Book: Weekends with Max and His Dad
Author: Linda Urban
Illustrator: Katie Kath
Age Range: 6-9
Weekends with Max and His Dad is the first of a new illustrated early chapter book series by Linda Urban. The book is divided into three multi-chapter sections. Each section recounts a weekend that third grader Max spends with his dad in his dad's new apartment (following his parents' separation). In other hands, a book for kids about adjusting to such a new family circumstance could have been didactic. In Linda Urban's hands, Weekends with Max and His Dad is flat out adorable.
In the first section, Max sees his dad's bare, white apartment for the first time. Max is in a spy phase, and he learns about the new neighborhood, and helps out a stranger, while playing spy. All I could think when I was reading this section was how much my spy-obsessed five-year-old daughter would love it. On the second weekend, Max and his dad meet a couple of neighbors, and add a couch to the apartment. On the third weekend, Max's best friend comes for a sleepover, and the boys have to go on a quest to find necessary supplies for a school project. The entire book is filled with kid-relatable issues, sprinkled with Urban's trademark slightly quirky characters.
While many of the illustrations in the advanced copy that I read were still "to come", there were enough to see a light treatment of multi-culturalism. Max and his dad are white, but their turban-wearing neighbor Mrs. Tibbet appears to be dark-skinned, as is Max's best friend, Warren. The denizens of the coffeeshop frequented by Max and dad are realistically varied. The pictures also add plenty of humor, especially in the first section, when Max and dad are wearing spy disguises. There are maps and charts, and a delightful sketch of a porcupine.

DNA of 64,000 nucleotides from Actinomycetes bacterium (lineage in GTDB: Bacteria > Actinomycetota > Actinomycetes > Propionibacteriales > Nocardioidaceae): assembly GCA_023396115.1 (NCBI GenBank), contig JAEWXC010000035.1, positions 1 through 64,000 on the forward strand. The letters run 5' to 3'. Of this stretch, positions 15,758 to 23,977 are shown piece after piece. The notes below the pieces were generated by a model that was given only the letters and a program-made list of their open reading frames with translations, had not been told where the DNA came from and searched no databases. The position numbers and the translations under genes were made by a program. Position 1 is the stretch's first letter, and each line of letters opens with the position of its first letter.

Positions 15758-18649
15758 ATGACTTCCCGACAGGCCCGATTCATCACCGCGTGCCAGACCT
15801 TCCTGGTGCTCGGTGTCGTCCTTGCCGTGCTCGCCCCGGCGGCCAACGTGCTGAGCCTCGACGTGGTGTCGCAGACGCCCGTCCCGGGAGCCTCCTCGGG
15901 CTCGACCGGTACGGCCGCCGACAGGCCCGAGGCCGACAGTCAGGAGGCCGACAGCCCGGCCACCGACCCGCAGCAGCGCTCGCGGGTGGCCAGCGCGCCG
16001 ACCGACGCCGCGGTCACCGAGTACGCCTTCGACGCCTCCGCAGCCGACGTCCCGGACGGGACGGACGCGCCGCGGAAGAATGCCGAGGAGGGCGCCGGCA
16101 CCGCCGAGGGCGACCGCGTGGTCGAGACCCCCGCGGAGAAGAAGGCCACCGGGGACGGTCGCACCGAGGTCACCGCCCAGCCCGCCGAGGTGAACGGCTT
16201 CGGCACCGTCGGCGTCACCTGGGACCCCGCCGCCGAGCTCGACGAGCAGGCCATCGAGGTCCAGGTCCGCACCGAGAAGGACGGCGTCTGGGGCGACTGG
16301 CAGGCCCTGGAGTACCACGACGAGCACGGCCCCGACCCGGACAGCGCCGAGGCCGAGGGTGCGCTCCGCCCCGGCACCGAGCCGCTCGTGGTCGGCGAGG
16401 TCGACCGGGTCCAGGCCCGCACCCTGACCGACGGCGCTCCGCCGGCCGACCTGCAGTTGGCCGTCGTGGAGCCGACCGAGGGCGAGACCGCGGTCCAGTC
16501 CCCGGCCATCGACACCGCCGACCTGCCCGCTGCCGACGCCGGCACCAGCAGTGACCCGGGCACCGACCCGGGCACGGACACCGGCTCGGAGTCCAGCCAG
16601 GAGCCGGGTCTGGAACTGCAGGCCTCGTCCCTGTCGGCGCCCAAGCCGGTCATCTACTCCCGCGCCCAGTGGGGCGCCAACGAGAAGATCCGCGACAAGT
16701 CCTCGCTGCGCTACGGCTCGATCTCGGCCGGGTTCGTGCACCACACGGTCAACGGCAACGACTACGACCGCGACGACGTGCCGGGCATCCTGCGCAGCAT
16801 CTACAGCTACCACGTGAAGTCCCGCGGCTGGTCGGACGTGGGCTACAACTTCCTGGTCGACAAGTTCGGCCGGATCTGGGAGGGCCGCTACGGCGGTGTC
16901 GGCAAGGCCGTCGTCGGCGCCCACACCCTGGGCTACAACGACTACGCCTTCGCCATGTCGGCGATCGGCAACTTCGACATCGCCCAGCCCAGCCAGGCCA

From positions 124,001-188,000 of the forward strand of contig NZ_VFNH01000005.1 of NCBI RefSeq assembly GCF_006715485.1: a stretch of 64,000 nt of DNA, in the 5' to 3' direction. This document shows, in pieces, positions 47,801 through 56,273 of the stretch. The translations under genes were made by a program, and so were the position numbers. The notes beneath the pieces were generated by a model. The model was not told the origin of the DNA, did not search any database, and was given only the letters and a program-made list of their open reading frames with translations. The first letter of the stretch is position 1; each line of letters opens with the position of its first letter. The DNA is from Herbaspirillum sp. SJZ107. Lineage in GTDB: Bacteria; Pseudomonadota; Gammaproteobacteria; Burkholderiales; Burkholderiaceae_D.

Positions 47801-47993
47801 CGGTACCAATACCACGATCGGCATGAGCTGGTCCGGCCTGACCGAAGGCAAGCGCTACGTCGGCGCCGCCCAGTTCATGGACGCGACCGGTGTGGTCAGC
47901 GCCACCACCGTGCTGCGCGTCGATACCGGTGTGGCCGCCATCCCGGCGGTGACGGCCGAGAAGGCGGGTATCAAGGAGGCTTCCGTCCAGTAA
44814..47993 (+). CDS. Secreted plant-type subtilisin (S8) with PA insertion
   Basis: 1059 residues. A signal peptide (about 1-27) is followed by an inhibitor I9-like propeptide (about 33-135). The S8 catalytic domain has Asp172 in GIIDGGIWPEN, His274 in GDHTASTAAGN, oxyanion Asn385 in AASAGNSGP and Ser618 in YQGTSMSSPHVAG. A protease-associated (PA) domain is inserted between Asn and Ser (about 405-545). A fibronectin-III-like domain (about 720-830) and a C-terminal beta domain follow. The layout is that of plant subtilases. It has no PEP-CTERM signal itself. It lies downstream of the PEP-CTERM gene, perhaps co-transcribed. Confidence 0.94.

Here's a sample of the text:
"This disguise is so good even I don't know who I am," said Dad.
"That's okay." Max patted Dad's elbow. "I will remind you."
"Thanks, Pal." Dad smiled and his mustache fell off.
"You can't smile, Agent Cheese. You need to remain inconspicuous."
"Inconspicuous, eh?" Dad as careful not to smile with his mouth, but his eyes smiled anyway." (Weekend One, Chapter Two, ARC)
And here's a scene with neighbor Mrs. Tibbet, who is wonderful. Max and his dad have offered to take Mrs. Tibbet's dogs for a walk:
"A caution: These are not greyhounds. Their pace is not swift, and they like an intermission."
"Don't walk too fast and let them rest sometimes?" said Max.
"Exactly." (Weekend Two, Chapter Two, ARC)
All three sections end with scenes that are heartwarming without being cloying. As I finished the first of these I though, "Yep, my daughter is really going to love this book."And did you know that baby porcupines are called "porcupettes"? Linda Urban is the queen of kid-friendly. Max's dad is kind and thoughtful, but uncertain and prone to mistakes, too. He and Max feel real. I look forward to their further adventures. Highly recommended for schools and libraries serving elementary-age kids.
Publisher: HMH Books for Young Readers (@HMHKids)
Publication Date: April 5, 2016
Source of Book: Advance review copy from the publisher
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